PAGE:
Monday, May 20, 2013

Visit to Nueva Germania

I'm in Guarambaré with my host family, Cristi and Artemio, again. I spent most of last week up in Nueva Germania visiting and saying goodbye. That visit was the most powerful part of my long Paraguayan despedida. Even after 14 months absence, 4 months longer than my actual presence, it was almost as if I'd never left. I was received warmly and enthusiastically as always. For the most part everything is the same, but there are new babies.

All the differences between Nueva Germania and Natalio make it hard to figure out what in particular it was that made it so hard for me to resettle in the South. The most important difference has to be in the smaller size and greater isolation of Nueva Germania. The warmth and hospitality that I always found is that of a very small town far from any city. The school I worked in was enthusiastic about working with me to improve reading competency; apart from receiving a Peace Corps education volunteer there was little they could do to jump-start change. I really do regret not having been able to work with them last year, they are a good group of people and seem serious about improving the quality of their school. Of course, their ganas de trabajar means that they don't really need me, they are able to make changes on their own if they are really serious about it. At best a volunteer multiplies and assists the efforts of already motivated counterparts. Without those ganas the volunteer would be irrelevant, as no amount of encouragement from an accented foreigner will get people to change in ways they are not interested in. This is roughly how I felt at the school I worked at most in Natalio.

Apart from the school however, there is an overwhelming passivity in the people of Nueva Germania, a serious lack of ganas, and a fatalistic attitude that makes any kind of real development project an exercise in futility. The community has received outside help over the years, mostly from the German government or philanthropic communities in Germany, but in every case that local officials have taken control of the sponsored institutions: the technical school, the municipal market, the hospital, the library; the institution has been closed and looted or quality of service has declined precipitously.

The passivity, la tranquilidad, is not such a bad thing in itself. People in Nueva Germania are generally quite content. They are vaguely aware that they are considered very poor by international or even Paraguayan standards, that there is a lack of work for young people, that local politicians use patronage to get votes and reward loyalty by giving out public-sector functionary jobs (which mostly involve sitting in a chair and drinking tereré) and are basically uninterested in the work of governing (not that it's that much work). But people don't dwell on these problems. Instead they swim in the rivers unpolluted by industry, drink beer, play soccer and volleyball, kill a hen for a big family lunch, slaughter a hog for a party, pick grapefruits or mandarins or mangoes from the trees with grow everywhere, the youth flirt and drive around on motos and get each other pregnant, adults drive around on motos and have affairs, grandmothers play with new baby grandchildren, dogs eat chicken and pork bones, life goes on and people are adept at ignoring or waiting-out their problems. This is a pretty sustainable way of life. Drugs are uncommon, family bonds are tight, the air is clean and fresh fruit is plentiful.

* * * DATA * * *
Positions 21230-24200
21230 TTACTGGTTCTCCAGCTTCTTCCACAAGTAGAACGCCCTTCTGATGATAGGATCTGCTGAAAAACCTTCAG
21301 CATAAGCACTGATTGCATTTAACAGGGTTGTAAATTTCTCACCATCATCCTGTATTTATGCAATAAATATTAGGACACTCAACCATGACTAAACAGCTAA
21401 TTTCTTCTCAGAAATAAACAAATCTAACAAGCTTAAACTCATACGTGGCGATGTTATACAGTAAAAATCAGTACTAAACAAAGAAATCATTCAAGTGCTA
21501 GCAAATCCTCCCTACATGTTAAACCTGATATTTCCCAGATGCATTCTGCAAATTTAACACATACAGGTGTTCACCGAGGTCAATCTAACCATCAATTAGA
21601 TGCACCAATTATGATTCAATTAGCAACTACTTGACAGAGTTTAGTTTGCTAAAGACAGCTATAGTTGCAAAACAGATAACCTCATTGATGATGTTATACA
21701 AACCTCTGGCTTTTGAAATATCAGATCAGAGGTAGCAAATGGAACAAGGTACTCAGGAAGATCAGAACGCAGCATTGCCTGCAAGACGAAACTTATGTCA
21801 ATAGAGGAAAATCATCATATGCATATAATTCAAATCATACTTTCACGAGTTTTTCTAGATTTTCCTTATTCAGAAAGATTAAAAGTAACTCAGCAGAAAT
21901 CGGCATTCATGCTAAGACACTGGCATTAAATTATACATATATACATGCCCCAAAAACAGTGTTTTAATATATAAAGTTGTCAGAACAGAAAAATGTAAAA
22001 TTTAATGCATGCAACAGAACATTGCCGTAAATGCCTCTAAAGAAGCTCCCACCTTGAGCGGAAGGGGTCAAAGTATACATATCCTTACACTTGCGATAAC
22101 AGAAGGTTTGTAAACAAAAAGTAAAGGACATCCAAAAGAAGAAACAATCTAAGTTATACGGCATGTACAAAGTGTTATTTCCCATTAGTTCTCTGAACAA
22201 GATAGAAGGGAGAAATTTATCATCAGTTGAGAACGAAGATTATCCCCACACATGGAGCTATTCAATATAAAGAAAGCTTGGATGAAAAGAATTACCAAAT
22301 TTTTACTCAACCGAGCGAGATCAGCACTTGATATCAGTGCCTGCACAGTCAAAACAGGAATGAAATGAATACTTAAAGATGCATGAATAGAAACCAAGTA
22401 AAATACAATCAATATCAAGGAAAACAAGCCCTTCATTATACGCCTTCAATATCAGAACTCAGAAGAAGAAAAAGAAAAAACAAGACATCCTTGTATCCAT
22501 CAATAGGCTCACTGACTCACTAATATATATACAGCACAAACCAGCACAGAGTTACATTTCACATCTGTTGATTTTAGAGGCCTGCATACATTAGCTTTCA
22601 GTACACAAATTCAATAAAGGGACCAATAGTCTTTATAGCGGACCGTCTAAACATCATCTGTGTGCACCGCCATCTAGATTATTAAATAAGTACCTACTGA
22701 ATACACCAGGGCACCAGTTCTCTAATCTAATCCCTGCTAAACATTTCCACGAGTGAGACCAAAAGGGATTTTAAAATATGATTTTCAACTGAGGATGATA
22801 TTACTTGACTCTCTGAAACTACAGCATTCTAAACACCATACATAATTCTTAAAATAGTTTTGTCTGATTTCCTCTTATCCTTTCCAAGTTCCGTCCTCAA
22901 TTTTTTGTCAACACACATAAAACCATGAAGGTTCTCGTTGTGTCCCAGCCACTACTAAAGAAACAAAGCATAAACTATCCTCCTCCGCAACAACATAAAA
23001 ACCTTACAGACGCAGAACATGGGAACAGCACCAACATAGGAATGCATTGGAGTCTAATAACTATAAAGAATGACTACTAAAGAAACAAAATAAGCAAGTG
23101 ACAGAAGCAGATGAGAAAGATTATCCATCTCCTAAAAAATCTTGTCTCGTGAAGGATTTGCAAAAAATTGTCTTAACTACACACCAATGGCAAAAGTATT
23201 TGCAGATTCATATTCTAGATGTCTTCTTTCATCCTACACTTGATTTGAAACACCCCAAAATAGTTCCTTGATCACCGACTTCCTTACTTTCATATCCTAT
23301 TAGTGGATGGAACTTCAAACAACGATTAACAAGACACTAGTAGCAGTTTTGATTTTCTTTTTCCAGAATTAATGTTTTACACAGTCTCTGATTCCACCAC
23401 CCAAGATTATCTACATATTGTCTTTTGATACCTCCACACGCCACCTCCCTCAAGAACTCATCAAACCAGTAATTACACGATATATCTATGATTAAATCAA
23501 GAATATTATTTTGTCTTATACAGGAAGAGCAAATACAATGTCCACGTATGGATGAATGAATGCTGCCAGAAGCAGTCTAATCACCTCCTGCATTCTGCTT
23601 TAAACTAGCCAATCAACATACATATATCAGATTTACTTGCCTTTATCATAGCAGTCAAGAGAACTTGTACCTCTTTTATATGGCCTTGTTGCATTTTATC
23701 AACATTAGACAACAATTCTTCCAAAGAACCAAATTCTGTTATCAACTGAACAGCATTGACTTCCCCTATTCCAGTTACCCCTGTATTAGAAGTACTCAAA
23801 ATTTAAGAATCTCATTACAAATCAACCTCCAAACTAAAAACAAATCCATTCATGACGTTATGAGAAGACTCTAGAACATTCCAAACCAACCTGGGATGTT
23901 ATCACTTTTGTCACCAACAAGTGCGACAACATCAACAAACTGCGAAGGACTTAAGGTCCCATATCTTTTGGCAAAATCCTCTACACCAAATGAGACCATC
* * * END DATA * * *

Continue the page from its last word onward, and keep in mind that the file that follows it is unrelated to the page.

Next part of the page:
My friend Lyda and her family live in a ramshackle clap-board house. 

The flip side of all this is the attitude that acknowledges the poverty and the corruption and all the past attempts made to remedy these and then regards all new attempts as inevitably  doomed to failure. People know that their neighbors will not keep up their commitments, and that it would be foolish to not do the same. The only way to move forward is for a single individual, or at most a family, to invest and work to move themselves up in the world. If they are successful they will likely be regarded with suspicion and resentment by their neighbors or outside family-members.  This attitude I encountered again and again during my five days in town, and it stands in pretty stark contrast to the general attitude in Natalio and Itapua in general. Because of this different I'm thankful that I got the opportunity to work in Natalio, especially with the library. I now share this fatalistic attitude in as much as I think such a project in Nueva Germania is probably doomed to failure.

Tomorrow I'll go into Asuncion to conduct my final business in Paraguay. I've got to turn in my phone and medical kit and get various signatures to officially close my service (we say "COS", the O is for of) as a Peace Corps volunteer. I've got figure out how to get a chunk of money into my bank account to use while I'm travelling. There are a few more souvenirs to buy and then a big suitcase to send home with DHL ($$$$$!). I'll buy my bus ticket for 9am wednesday to Salta, Argentina and spend a last night with my chika'i asucena. Wednesday I'll board my 20 hour bus ride to Salta by way of Clorinda, Formosa, and Resistencia.

Ha sido divertido

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